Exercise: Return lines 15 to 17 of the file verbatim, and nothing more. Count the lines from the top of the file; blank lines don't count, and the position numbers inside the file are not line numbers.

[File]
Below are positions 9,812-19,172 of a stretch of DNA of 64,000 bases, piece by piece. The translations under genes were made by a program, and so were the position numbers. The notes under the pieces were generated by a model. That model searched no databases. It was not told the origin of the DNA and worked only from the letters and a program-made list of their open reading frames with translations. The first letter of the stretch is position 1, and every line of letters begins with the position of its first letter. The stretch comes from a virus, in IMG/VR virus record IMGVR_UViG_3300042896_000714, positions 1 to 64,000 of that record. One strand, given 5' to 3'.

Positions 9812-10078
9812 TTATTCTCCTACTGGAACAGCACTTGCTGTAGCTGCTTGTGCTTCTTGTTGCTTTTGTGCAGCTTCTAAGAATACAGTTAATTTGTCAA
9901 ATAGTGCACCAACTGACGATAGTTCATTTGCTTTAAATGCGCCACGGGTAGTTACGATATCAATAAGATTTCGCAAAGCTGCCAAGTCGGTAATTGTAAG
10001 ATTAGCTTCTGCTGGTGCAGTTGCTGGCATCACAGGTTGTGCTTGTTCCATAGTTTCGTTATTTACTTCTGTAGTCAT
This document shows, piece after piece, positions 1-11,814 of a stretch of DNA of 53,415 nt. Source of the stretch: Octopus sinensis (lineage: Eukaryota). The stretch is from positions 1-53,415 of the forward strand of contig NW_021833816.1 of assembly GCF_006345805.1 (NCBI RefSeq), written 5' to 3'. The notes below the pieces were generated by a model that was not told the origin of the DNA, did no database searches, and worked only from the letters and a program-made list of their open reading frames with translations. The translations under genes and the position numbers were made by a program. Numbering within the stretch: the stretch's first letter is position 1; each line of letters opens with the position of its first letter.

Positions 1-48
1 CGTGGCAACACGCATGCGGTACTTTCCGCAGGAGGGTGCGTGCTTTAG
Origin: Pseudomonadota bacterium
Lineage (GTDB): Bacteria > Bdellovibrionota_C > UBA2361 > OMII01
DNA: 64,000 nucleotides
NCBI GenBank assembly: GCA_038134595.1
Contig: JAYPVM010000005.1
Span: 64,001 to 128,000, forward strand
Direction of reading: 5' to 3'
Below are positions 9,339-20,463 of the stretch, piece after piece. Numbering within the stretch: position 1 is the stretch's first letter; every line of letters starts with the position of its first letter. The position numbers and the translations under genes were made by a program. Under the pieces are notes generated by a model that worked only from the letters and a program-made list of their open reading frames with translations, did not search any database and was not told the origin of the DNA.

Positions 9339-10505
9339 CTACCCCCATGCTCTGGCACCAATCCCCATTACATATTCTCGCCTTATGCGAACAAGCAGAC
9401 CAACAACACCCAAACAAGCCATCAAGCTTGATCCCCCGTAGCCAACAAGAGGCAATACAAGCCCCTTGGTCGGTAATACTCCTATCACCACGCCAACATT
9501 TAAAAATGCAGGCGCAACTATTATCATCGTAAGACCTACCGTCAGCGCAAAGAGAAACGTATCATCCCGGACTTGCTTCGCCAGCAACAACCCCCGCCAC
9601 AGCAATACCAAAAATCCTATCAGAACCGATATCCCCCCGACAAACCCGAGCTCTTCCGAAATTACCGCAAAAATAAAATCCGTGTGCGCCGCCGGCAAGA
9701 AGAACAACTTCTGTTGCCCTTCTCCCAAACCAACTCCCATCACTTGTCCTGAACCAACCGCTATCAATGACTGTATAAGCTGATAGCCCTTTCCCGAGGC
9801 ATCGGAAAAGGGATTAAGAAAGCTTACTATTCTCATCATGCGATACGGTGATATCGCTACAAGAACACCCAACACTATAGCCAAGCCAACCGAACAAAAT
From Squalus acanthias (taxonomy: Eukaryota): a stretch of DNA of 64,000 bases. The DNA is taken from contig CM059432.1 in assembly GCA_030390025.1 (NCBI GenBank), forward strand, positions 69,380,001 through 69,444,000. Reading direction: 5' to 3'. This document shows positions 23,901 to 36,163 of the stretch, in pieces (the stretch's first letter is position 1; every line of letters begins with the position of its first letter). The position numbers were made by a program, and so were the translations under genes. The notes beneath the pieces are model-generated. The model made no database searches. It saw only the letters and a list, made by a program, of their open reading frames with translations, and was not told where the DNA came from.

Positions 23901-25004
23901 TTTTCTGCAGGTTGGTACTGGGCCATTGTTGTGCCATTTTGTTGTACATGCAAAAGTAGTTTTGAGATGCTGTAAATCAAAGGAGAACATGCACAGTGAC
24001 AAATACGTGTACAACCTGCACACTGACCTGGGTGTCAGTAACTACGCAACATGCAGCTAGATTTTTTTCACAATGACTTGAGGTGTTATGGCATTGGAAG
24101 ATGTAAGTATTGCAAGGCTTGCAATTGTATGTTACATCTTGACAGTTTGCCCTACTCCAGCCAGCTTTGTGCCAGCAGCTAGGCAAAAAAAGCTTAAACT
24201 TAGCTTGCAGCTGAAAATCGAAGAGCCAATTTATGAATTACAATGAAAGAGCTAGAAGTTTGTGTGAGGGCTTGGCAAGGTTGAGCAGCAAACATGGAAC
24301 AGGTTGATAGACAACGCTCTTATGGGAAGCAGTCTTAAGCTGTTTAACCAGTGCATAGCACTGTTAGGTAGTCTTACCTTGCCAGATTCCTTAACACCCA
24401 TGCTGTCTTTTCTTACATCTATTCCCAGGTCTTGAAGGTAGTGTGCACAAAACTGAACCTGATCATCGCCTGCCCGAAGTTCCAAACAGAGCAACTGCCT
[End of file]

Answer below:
Direction of reading: 5' to 3'
Below are positions 9,339-20,463 of the stretch, piece after piece. Numbering within the stretch: position 1 is the stretch's first letter; every line of letters starts with the position of its first letter. The position numbers and the translations under genes were made by a program. Under the pieces are notes generated by a model that worked only from the letters and a program-made list of their open reading frames with translations, did not search any database and was not told the origin of the DNA.

Positions 9339-10505